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  1. #21
    Quote Originally Posted by magicniner View Post
    I'm a "material removal" kind of guy but I do fancy a fiddle with 3D printing, there are things I could usefully make where tensile strength and surface finish aren't major issues but I'd prefer to buy a complete kit to play with initially as time is something of which I don't have much spare.
    I'd welcome suggestions based on actual experience, including things to avoid.
    I'm thinking that if I go for something with a full aluminium frame I will at least have a base worth improving upon at a later date,

    - Nick
    The Prusa MK2 mechanically made me laugh when i received it, but in reality it prints 24h non stop without a glitch. Its a well thought printer, but cheap to make printer. Its growling and making noise 10x as much as my CNC makes but it works and prints nicely. I could sit down and change that design to Hiwin rails, but thats their job to do, not mine, so i will not do it.

    I dont know of a well thought printer thats mechanically sound. Maybe the Raise3d. What i dont like of that type of printers is that taking off the ready piece from the bed will do a lot of twisting and bending of all the frame and bed.

    Again -- best deal for the money is the Steel Prusa from what i see around for cheap. Due to the quality components used. The electronics i mean.
    project 1 , 2, Dust Shoe ...

  2. #22
    Click image for larger version. 

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    The only way to tell is by extreme close up. This is 0.2mm layers of ABS Plus on a printer that has the folded steel frame and profile rails.

    Show is what you've got

  3. #23
    Quote Originally Posted by Boyan Silyavski View Post

    I dont know of a well thought printer thats mechanically sound. Maybe the Raise3d. What i dont like of that type of printers is that taking off the ready piece from the bed will do a lot of twisting and bending of all the frame and bed.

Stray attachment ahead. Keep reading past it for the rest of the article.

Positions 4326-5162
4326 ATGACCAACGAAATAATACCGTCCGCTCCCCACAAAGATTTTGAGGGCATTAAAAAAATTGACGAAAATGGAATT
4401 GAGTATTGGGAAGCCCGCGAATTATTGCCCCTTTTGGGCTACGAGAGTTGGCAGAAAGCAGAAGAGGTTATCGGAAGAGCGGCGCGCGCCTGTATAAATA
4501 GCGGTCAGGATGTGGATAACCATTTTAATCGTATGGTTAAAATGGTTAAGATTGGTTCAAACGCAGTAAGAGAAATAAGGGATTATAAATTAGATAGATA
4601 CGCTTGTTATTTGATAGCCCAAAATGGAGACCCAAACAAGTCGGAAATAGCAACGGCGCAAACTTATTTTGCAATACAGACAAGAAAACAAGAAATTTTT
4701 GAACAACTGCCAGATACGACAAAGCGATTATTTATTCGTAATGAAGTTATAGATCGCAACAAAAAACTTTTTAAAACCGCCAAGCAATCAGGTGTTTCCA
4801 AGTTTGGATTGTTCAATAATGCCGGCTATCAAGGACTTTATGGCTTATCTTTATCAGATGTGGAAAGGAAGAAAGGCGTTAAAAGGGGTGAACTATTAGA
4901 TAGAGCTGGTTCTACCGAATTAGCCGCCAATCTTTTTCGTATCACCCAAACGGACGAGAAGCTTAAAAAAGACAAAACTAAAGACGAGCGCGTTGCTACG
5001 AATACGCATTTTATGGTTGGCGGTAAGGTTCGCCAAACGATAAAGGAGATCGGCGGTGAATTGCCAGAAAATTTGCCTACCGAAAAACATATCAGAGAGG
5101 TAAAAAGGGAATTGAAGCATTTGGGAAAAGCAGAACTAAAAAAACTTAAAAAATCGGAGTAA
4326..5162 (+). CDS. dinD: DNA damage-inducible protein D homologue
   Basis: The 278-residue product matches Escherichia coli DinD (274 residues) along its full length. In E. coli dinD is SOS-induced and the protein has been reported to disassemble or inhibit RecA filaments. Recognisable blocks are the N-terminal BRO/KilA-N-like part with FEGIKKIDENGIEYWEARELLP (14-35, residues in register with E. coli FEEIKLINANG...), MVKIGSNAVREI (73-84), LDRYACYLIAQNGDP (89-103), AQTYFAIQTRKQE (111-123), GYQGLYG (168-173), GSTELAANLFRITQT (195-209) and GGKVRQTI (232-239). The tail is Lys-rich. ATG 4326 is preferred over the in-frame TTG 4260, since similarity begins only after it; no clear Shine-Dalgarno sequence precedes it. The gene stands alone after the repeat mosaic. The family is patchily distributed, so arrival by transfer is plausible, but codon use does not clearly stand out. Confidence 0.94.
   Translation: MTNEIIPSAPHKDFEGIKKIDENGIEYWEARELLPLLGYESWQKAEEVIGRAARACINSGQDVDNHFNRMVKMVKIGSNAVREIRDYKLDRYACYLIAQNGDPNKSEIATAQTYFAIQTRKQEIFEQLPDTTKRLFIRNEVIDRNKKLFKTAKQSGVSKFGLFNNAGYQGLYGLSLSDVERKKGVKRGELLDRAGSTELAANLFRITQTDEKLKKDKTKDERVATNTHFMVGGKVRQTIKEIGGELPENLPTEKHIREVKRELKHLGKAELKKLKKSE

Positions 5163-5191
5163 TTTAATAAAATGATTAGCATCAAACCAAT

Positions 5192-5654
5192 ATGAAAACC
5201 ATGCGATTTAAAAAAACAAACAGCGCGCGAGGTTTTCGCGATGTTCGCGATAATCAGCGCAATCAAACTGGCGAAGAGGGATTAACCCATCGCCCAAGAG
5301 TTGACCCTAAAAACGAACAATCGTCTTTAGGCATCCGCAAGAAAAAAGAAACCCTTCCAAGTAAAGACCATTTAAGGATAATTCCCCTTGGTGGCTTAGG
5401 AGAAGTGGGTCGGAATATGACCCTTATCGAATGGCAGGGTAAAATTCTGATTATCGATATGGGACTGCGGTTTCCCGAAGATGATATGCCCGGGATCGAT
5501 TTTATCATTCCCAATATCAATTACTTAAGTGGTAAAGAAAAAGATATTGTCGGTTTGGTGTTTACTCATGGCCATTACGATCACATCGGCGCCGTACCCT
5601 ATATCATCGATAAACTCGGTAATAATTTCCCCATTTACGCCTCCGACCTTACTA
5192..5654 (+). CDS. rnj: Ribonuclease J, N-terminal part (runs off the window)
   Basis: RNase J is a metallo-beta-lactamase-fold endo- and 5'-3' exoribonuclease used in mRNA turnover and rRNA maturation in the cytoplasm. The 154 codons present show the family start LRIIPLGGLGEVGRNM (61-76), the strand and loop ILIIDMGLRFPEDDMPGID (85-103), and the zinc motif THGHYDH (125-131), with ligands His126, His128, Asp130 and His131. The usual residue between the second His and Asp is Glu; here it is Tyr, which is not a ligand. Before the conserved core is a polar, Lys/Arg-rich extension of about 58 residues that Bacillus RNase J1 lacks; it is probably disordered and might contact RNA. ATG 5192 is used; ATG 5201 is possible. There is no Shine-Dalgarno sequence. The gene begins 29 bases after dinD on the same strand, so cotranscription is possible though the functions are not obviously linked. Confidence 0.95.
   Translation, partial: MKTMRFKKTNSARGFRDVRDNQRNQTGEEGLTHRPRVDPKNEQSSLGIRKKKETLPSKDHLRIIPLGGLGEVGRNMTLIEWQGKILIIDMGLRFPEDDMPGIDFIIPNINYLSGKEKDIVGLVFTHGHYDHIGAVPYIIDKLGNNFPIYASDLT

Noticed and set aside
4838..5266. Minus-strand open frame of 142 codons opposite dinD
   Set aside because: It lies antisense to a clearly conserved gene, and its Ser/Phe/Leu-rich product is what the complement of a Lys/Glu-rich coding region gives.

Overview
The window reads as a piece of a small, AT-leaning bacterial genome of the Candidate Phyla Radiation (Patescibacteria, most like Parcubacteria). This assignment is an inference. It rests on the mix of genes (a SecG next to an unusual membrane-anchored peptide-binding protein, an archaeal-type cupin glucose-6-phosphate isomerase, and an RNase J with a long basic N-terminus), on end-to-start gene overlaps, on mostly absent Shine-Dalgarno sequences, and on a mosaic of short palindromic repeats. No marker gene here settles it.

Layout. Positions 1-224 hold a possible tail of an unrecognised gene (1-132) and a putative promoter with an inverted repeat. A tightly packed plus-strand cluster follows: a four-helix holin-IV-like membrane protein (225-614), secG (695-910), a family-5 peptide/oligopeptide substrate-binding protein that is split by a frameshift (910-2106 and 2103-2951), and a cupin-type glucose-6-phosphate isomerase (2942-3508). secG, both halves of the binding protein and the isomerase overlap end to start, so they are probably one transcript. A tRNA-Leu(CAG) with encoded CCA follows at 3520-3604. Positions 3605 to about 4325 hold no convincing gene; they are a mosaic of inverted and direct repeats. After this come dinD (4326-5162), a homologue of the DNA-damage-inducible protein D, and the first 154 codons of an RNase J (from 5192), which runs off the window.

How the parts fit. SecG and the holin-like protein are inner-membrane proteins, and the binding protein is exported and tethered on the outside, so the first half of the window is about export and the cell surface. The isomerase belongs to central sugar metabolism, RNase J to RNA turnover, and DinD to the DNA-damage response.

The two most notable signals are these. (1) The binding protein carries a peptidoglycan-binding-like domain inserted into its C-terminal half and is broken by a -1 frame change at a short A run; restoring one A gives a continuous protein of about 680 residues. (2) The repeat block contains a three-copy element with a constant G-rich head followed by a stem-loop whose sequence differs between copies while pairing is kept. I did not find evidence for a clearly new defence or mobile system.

The Raise3D pack a lot of tech in a very well priced package and prints like a dream. Most of the larger machines will allow you to remove the printer bed, all you need to do then is stick it in the freezer for a few minutes and the print pops off.
    https://emvioeng.com
    Machine tools and 3D printing supplies. Expanding constantly.

  4. #24
    Quote Originally Posted by komatias View Post
    The Raise3D pack a lot of tech in a very well priced package and prints like a dream. Most of the larger machines will allow you to remove the printer bed, all you need to do then is stick it in the freezer for a few minutes and the print pops off.
    Agree with that. What i said was a simplification of the facts. Its handy to have a couple of top plates to change. Furthermore i remember somebody proved that the glass on top of aluminum is not a problem and will not lead to losses and cold spots. Still, if one forgets or learns,prints flat PETG part - could trash the glass. Also plate could be PEI, which will eliminate said problem, but will be more expensive to have a couple of them so thick.
    project 1 , 2, Dust Shoe ...

  5. #25
    I've ordered a kit from a UK supplier, it's a 6mm aluminium frame rather than acrylic so hopefully it should be at least a decent starting point :D

    - Nick